by Robert Handysides, DDS
Endodontic instruments are continually at the forefront of discussion among general practitioners and endodontists alike. We are easily intrigued with the latest and greatest in gadgets and equipment. The proverbial saying of "he with the most toys wins" appears to be very relevant to the endodontic field. With what seems to be the annual addition of more file systems and means of cleaning and shaping the canal morphology, basic foundational principles of instrumentation are often overshadowed in favor of integrating new technology. The purpose of this paper is to explore historically where endodontic instrumentation began, and where it now stands in the developmental journey of endodontics. In addition this article will review foundational principles of instrumentation applicable to whatever instrumentation technique the clinician should choose to utilize.
Historically dental pain and its management have been well documented. Some of the oldest recorded information we have regarding toothaches comes in the form of ancient Anastasia Papyrus and Chinese documents. The first mention of a "tooth worm" theory was found in the Anastasia Papyrus of the thirteenth century BC.1 This theory hypothesized that the invasion of worms into the tooth via a cavity was what created dental pain. According to Tsai Fang, "The oracle bone inscription, dated to the Yung Dynasty (14th century BC), clearly shows a Chinese character whose meaning is interpreted as caries."2 By the year 200 AD, the Chinese were using arsenic compounds to treat pulpitis, preceding the Europeans and Spooner by 1,600 years.2 The first documented case, however, of instrumentation inside a tooth comes from the skull of a Nabataean warrior (200 BC).1 A radiographic examination of the skull revealed a 2.5mm bronze wire in the root canal of the maxillary right lateral incisor. One explanation of this primitive endodontic procedure was to prevent "tooth worms" from burrowing into the teeth and creating further pain. In the mid 1700s, Pierre Fauchard was recommending the removal of diseased pulp tissue as a form of treatment. Dr. Louis I. Grossman, in his 1976 JADA article, described extensively the role of endodontics during the preceding 200 years.3 It appears that it was not until the late 1800s and early 1900s, with the development of anesthetics, antisepsis, and radiography, that the use of endodontic instruments also emerged.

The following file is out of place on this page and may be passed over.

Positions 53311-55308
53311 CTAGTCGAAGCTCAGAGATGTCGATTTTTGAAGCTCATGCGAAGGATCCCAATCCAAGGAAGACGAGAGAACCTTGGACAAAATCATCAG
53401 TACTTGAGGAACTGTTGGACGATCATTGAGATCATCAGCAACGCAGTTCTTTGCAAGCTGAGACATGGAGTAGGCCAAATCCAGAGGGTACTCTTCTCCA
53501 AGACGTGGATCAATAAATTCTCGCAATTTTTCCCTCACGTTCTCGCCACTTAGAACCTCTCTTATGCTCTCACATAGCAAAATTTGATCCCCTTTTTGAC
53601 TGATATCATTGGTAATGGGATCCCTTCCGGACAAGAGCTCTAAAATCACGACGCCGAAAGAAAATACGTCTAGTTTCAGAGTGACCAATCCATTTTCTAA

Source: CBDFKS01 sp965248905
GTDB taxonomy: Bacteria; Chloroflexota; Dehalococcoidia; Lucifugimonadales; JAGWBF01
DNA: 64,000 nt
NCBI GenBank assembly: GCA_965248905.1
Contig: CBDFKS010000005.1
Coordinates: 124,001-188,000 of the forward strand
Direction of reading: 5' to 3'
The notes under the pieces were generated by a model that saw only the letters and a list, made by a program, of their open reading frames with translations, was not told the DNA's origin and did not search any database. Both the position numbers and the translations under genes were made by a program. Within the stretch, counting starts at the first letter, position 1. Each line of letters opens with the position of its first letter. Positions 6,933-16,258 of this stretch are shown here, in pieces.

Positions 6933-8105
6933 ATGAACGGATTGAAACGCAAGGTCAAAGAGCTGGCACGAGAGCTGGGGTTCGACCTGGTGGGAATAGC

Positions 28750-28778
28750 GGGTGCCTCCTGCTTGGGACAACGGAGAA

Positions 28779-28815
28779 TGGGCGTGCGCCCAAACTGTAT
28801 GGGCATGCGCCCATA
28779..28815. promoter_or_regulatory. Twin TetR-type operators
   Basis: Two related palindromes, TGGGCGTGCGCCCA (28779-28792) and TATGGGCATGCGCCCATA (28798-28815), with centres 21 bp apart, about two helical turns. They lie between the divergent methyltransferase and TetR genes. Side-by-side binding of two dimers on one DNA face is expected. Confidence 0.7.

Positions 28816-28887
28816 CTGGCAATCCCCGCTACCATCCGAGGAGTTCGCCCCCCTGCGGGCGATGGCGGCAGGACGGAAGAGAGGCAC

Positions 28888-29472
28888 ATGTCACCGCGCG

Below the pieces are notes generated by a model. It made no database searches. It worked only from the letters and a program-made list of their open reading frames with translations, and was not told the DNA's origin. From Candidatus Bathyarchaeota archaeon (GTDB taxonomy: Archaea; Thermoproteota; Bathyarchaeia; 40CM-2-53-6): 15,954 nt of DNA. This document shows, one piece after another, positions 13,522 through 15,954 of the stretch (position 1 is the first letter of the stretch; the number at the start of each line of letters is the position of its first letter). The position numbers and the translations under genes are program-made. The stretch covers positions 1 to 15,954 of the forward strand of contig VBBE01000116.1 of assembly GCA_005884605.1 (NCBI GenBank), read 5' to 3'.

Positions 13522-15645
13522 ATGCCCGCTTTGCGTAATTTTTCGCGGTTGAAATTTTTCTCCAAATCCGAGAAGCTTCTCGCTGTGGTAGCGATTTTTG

Initially there were two types of endodontic instruments. The endodontic file was to be used in a push/pull rasping motion, and the endodontic reamer was to be used in a rotating/twisting motion. Prior to 1957 these files came in six sizes conveniently labeled 1-6. The problem was that there was no standardization of the sizes of instruments, and definitely no standardization among manufacturers. In 1904 the Kerr Company had come up with the original design of instruments but no major changes had occurred since then. In 1957, John I. Ingle* and others issued a plea to the profession and manufacturers to standardize endodontic instruments. A Swiss company, Maillefer, picked up on the challenge, and the newly designed instruments were designated the "International Standard" by the International Standards Organization. Standardized instruments were designated in sizes 10 to 100. A file sized 100 has a tip size of 1mm and a file sized 10 has a tip size of 0.1mm. The taper was standardized so as to increase at a fixed rate. It was decided to increase the diameter of the file by 0.02mm starting at the tip of the file and increasing every mm of flutes up the shank of the instrument. Hence we have our 0.02 tapered ISO standardized hand instruments of today. Upon the completion of the ISO standardization, changes once again stagnated and occurred only slowly for a number of years. Initially there was a change from carbon steel to a stainless steel, but little changed in terms of design. Then a new metal alloy was introduced into the field of dentistry, and the innovations in endodontic file designs accelerated.